Health Secretary Alan Johnson has said an "accommodation" will be reached for Labour MPs who are opposed to parts of a controversial embryo research bill.
The government has faced pressure to allow a free vote on legislation to let scientists create embryos that combine human DNA and animal cells.
MPs may be allowed to abstain on parts of the bill, as long as its passage is not threatened.
Mr Johnson said MPs would not have to vote against their conscience or faith.
Prominent Catholic clergy have called for MPs to have a free vote.
Alan Johnson told Sky News: "I believe... once we have discussed all these issues and seen all the safeguards in the bill, that there will not be a split.
"But there will be an accommodation for those who have a particular sensitivity around this, including those whose sensitivity relates to their faith."
Cardinal Cormac Murphy-O'Connor, the Roman Catholic leader in England and Wales, said MPs would want to vote on the Human Fertilisation and Embryology Bill according to their convictions.
"Certainly, there are some aspects of this bill on which I believe there ought to be a free vote, because Catholics and others will want to vote according to their conscience," he told Sky News in an interview broadcast on Sunday.
"I don't think it should be subject to the party whip."
The government says the medical benefits of allowing the creation of hybrid embryos for research purposes could ease the suffering of millions of people.
The embryos are made by combining animal eggs with human nuclei, which can then be grown into stem cells and used by scientists. The bill comes in response to a shortage of available human eggs for research.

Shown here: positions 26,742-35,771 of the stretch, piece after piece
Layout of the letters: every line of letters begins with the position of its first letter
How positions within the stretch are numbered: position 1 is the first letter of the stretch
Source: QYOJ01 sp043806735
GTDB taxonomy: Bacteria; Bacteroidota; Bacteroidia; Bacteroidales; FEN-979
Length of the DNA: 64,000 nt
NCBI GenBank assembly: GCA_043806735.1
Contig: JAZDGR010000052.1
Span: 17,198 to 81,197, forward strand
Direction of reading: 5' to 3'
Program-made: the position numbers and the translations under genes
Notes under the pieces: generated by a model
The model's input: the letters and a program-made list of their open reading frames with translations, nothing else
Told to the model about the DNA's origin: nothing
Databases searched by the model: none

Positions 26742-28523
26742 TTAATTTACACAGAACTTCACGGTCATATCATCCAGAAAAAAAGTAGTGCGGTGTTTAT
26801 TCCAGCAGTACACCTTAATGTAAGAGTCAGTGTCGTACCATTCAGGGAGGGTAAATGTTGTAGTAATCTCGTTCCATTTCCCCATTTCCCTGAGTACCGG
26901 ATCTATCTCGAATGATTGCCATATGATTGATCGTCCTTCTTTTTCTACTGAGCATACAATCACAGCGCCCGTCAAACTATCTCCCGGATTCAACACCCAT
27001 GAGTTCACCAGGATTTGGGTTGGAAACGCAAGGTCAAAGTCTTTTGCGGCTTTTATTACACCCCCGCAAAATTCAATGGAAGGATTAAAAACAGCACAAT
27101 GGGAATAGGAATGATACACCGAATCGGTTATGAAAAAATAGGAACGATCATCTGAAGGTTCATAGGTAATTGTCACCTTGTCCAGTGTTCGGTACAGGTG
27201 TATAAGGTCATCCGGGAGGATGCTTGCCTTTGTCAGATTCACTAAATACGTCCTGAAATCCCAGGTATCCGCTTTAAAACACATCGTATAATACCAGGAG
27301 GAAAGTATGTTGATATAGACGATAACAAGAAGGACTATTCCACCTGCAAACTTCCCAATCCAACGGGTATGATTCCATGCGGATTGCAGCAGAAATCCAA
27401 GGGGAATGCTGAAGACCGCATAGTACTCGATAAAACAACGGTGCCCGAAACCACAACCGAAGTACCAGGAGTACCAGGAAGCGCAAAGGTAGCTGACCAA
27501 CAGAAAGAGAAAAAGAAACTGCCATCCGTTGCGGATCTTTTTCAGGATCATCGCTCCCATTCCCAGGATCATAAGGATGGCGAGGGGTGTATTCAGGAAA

Health Secretary Alan Johnson said the bill tackles deadly and debilitating diseases, and said it was a distortion to talk of it producing Frankensteins and "hybrid monsters".
"For people out there suffering from Parkinson's disease and motor neurone disease, this is not a question of some issue about the procedure through the House of Commons," he told BBC News 24.
"This is an issue about whether we can find the drugs that can cure their illnesses. So this is the heart of the matter."
Mr Brown has faced growing dissent over the bill, including from several prominent ministers.
One Catholic Labour MP, Joe Benton, has warned that a "substantial number" of fellow Labour MPs are ready to defy the government if there is no free vote.
Welsh Secretary Paul Murphy is reportedly prepared to quit the cabinet rather than vote for the bill. Other Catholics in the cabinet are Transport Secretary Ruth Kelly and Defence Secretary Des Browne.
Northern Ireland Secretary Shaun Woodward said the bill was an important piece of government business which must be passed, but suggested a compromise was possible.
He told Sky News: "I believe it is possible, if we listen to the arguments and we remove the misunderstandings, to find a way forward so the government can complete its business."
But in an interview with the Sunday Telegraph, Labour MP Stephen Byers - a former cabinet minister under Tony Blair - said the public would "look on in disbelief" if Mr Brown did not offer a free vote.
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Other senior Catholic clergymen including Scottish leader Cardinal Keith O'Brien and the Archbishop of Cardiff, Peter Smith, have also called on Mr Brown to allow a free vote.
And on Sunday the Anglican Bishop of Durham issued a rallying call to all faiths to object to the "1984-style" proposals.
The Right Reverend Tom Wright accused ministers of pushing through legislation from "a militantly atheist and secularist lobby".
Liberal Democrat Evan Harris, a member of the Commons Innovation, Universities, Science and Skills Select Committee, said it was right to conduct research that "might be used to treat people with terrible diseases".
The bill received its first reading in the House of Commons in February, and while no date has been set for its second reading - or approval in principle - it is viewed as a key piece of legislation on the government's agenda.
Conservative leader David Cameron and Liberal Democrat leader Nick Clegg will allow their MPs a free vote.
The bill is designed to bring the 1990 regulatory framework for fertility treatment and embryo research in line with scientific advances.